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5 Reasons Your Cat Is Eating Constantly

Overeating can be a sign of a serious physical or psychological issue. Here's what could be wrong.

 |  Apr 16th 2013  |   8 Contributions


As a cat guardian, you know that if your cat goes off his food for more than a day or so, a trip to the vet is probably in order. But did you know that constant eating can be a sign of health problems, both physical and psychological? Here are some reasons why your cat may be overeating.

C'mon. You left that out for me, right? Cat preparing to steal a pork roast by Shutterstock

1. Your cat has worms

Roundworms can cause your cat to become very hungry, because the worms are taking all the nutrition from his food before he can get it. Ironically, a roundworm-infested cat may look fat, as the parasites cause his body to swell.

Roundworms are contagious to humans, so if you suspect your cat has them, bring a fecal sample to your vet to have it tested.

2. Your cat has hyperthyroidism or diabetes

These diseases both cause a vast increase in appetite: hyperthyroidism does so because your cat’s metabolism is burning too many calories, and diabetes because your cat’s body can’t convert sugar to energy -- and the nutrition doesn’t even get into his body in the first place. If your cat is eating constantly and still losing weight, and especially if he’s also drinking a lot of water, get him to the vet as soon as possible.

Skinny stray cat by Shutterstock

3. Your cat is bored or lonely

Just like humans, some cats will eat because they’re bored. The solution to this problem is to provide your cat with more stimulation and to stop leaving kibble out for him to munch on all day. If you want to have a supply of food available, provide it in puzzle toys, which will cause your cat to have to work for his meal. This will help him burn calories and keep his mind engaged.

Be sure to provide other intellectually stimulating toys (or maybe even a kitty friend) to keep his mind off his dish. You can also buy automatic feeders, which provide access to a set amount of food at set times of day.

4. Your cat is depressed

Overeating can be a self-soothing behavior for cats who are depressed or grieving. I’ve seen this happen: I once met a couple who had a cat they'd exiled to the basement after their baby was born. In response, the cat started eating to self-soothe, and the result was incredibly sad.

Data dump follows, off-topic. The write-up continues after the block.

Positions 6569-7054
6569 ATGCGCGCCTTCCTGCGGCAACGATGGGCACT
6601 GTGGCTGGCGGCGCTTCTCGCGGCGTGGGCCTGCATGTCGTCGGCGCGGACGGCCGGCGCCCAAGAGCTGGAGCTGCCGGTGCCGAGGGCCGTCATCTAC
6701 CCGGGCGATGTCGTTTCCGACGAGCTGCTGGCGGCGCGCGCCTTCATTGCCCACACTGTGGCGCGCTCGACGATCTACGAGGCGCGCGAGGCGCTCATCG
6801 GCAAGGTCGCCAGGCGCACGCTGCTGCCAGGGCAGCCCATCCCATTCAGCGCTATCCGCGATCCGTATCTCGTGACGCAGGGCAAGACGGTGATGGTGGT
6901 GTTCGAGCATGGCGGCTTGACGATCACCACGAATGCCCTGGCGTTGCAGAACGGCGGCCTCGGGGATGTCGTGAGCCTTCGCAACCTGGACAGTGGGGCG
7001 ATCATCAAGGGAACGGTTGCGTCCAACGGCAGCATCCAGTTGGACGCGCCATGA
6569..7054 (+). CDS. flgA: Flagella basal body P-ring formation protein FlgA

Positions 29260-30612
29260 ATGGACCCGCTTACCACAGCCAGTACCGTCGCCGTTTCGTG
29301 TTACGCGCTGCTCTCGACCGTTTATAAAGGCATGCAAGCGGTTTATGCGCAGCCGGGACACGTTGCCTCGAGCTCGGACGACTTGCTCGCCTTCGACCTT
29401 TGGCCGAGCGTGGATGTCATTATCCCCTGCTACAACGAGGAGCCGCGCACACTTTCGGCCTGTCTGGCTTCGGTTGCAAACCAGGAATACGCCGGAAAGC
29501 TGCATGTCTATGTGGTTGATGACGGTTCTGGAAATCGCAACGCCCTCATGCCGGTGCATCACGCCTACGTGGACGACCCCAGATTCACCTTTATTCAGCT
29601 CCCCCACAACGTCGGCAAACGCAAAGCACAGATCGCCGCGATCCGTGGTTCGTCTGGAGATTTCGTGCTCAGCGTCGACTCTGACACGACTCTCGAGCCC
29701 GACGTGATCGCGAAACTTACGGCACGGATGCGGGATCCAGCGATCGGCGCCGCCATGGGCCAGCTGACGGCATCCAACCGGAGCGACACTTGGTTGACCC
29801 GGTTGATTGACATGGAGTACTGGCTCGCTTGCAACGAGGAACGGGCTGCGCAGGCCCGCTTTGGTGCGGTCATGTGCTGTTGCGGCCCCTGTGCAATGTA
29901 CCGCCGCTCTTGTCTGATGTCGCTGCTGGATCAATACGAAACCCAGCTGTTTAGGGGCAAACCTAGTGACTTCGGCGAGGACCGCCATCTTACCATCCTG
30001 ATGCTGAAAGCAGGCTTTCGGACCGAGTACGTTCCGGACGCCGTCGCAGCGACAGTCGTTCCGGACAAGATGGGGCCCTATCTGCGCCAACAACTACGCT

If your cat is depressed, try drawing him out of his shell with gentle interactive play. Give him “love blinks” -- close your eyes slowly, leave them closed for a second, and then open them slowly, while thinking “I love you.”

5. Your cat's food isn’t meeting his nutritional needs

You know how when you eat fast food, you’re usually hungry an hour later no matter how much you ate? Poor-quality cat food can have the same effect on your cat. And like a person who eats a lot of fast food or who can only afford starchy foods, your cat will eat and eat because he can’t satisfy the true hunger (for nutrients) at the root of his desire to eat. Try feeding canned food; it’s typically more nutrient-dense, tastes better, and the cost ends up being about the same as kibble when you feed your cat the proper amount.

Remember that cats’ stomachs are extremely small: a couple of tablespoons of canned or raw food or (not and) a third of a cup of kibble per feeding is about all a cat needs to stay fit and healthy. Of course, if your cat a 20-pound Maine Coon, he’ll need a lot more food than a petite Singapura, so be sure to work with your vet to figure out the most appropriate amount to feed your feline friend.

Read more from JaneA Kelley:

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